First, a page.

It seems like a lighter re interpretation of other idea and philosophies, for the average person, with enough jargon thrown in to make it seem loftier and more academic and complex, than it actually is. This is compounded by his emperor's new clothes tone and statements that the lower sort won't get his book, that struck me as a bit unnecessary and that the author was better than such cheap and obvious tricks. There is a bit too much sarcasm and sneering, these being tricks to make up for lack of substance, I have found.. as is the use of jargon. To be fair, in such an area some jargon is necessary.

I would have liked him to go a bit more in depth and methodically through the circuits. A re look at ancient and older concepts from a more modern perspective is enjoyable and something we interested in the area shoudl do.

There is also a lack of self awareness you would imagine a book that was written, then edited, would not contain i.e. the author would see where they exhibited this. The get out of "this is of course my own reality tunnel" does not get him off the hook here.

In saying that, I found it a valuable read and I will definitely take something for myself from it, I think I may re read it. It seems funny to see such high praise and some pretty reactionary attacks on the work though. They seem, largely, emotionally driven, rather than scientifically or analytically... and, as mentioned above, he has attached a certain superiority to those who praise and say they get his idea.. ironically, as he talks about this very attitude in the book.

Yes, a re read of it is in order.
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on 6 April 2018
I read this book around 12 years ago and it was an eye opener. Based on Leary's eight circuit model, RAW sets out the model for mapping out the nature/nurture development of conscious - and so much more besides. I love the new cover (by Amoeba designs) and the afterword by long-time friend and keeper of the Wilson flame/publishing estate, Rasa is revelatory and just... beautiful.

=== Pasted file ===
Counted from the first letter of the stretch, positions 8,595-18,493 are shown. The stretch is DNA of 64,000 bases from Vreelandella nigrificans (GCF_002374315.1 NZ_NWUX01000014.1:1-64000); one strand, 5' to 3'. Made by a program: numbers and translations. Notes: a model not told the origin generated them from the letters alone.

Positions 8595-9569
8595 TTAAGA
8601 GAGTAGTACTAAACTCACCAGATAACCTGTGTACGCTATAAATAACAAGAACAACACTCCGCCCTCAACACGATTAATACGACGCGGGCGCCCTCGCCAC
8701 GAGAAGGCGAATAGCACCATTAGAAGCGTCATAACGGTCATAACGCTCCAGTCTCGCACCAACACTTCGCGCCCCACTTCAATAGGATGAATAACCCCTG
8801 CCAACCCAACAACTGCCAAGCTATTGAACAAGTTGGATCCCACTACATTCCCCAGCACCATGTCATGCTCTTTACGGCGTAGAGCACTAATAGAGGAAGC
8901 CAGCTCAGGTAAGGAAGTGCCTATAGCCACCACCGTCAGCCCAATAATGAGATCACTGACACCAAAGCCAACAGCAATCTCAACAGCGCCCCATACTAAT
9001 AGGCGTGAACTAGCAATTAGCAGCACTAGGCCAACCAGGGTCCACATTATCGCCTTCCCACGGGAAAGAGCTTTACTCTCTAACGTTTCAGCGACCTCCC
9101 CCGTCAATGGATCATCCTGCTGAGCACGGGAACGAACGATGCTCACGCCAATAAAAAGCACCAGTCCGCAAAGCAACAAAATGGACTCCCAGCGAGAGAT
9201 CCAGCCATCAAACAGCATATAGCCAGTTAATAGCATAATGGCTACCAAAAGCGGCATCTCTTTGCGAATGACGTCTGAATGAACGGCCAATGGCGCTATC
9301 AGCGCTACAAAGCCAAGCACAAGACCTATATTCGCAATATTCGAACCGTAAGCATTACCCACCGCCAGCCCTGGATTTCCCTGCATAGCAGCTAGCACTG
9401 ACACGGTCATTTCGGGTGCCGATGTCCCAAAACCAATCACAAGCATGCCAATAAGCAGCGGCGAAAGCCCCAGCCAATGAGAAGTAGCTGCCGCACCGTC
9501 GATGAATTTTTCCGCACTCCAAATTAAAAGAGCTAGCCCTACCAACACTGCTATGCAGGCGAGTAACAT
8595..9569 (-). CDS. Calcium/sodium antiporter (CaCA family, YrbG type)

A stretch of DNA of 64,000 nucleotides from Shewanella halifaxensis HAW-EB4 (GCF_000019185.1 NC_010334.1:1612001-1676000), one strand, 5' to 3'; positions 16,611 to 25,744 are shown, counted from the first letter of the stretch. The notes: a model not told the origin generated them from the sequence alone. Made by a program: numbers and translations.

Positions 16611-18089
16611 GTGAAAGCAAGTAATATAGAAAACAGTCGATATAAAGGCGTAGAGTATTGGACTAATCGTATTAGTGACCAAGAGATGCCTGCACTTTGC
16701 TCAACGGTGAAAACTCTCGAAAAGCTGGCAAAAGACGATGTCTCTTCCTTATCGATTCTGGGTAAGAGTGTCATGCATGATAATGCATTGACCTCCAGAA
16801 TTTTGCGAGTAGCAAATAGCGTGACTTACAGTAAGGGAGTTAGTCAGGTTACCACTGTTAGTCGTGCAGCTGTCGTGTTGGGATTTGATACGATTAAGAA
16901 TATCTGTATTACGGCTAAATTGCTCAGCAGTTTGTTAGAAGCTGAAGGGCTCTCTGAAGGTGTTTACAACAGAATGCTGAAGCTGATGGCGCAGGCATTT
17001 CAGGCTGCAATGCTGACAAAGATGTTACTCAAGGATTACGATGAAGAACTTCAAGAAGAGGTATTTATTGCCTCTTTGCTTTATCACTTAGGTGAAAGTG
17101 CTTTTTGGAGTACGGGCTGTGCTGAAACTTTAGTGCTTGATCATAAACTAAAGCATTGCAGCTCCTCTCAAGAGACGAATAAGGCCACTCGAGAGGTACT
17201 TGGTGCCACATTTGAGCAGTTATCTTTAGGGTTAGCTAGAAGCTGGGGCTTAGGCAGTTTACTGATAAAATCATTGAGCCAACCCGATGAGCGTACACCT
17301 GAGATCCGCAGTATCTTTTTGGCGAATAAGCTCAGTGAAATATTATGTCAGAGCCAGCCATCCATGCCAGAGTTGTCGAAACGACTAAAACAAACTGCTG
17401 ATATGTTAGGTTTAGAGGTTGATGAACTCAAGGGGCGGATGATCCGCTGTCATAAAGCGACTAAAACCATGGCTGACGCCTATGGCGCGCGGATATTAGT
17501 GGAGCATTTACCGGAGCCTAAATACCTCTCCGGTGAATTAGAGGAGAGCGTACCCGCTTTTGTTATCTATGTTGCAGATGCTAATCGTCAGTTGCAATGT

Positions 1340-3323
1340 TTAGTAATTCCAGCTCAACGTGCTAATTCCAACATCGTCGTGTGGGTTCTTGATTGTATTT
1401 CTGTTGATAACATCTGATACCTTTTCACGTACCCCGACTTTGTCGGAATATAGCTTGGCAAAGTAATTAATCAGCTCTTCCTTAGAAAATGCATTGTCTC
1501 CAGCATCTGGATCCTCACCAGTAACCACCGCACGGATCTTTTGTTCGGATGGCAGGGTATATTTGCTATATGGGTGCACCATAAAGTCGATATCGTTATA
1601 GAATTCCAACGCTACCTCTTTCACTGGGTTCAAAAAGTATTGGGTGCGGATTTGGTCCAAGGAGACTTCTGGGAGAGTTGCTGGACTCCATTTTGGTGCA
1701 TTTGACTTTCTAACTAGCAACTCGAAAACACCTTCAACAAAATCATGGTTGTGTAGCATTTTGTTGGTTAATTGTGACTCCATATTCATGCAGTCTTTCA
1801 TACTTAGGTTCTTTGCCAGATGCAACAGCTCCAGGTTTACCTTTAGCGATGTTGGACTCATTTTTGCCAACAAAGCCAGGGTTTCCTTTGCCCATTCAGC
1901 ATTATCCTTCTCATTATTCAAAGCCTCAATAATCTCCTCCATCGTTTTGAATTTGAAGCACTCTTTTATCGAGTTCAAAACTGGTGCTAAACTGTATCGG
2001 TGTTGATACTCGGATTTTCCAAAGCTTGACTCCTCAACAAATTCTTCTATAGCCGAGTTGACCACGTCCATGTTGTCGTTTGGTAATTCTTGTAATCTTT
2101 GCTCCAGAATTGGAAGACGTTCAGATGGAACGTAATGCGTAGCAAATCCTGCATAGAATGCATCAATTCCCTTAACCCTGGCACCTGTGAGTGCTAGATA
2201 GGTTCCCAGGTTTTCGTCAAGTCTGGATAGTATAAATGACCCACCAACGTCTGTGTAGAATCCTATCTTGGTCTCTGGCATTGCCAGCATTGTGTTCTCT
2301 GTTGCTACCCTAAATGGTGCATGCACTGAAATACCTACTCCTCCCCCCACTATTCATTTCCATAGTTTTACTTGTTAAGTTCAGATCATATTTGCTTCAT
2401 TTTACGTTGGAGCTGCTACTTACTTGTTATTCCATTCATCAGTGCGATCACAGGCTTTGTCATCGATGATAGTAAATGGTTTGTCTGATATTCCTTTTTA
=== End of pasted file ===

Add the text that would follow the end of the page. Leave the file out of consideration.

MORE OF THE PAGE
If you're RAW fan and you haven't picked up this book in a while, the writing, the ideas, even its over-optimistic suppositions from another place in time and space still stand up.Hell yeah, five stars... stars all the way to Sirius
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on 29 September 2017
Fascinating book by a true polymath. RAW was a flawed genius - what genius isn't flawed? - but his range of knowledge and understanding is still astonishing and his optimism irrepressible. Well worth aread.
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on 3 October 2013
...is that it offers you an opportunity to radically challenge everything you believe in about the world and yourself. And that it gives you an unique, fresh view at human personality. The description of the four "basic" levels of consciousness is spot-on and much easier to understand than in Leary's work. A lot of the stuff later in the book may be hard to verify, but unlike other New-Agey authors, R.A.W. doesn't want you to believe him, no he wants to inspire you and make you question everything.
Indeed, it is wise, to take this book with a grain of salt - especially when science is discussed, much in the book is either inprecise or outdated or both. But that doesn't cut away at its signifiance. Oh, and it can be ridiculously funny.
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on 21 April 2018
As described
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on 15 March 2018
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on 13 March 2015
RAW classic in which he develops the compelling eight circuit model of consciousness with his usual flair and insight. Re-read from 10 years ago and well worth it.
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on 19 October 2015
The best book I've ever read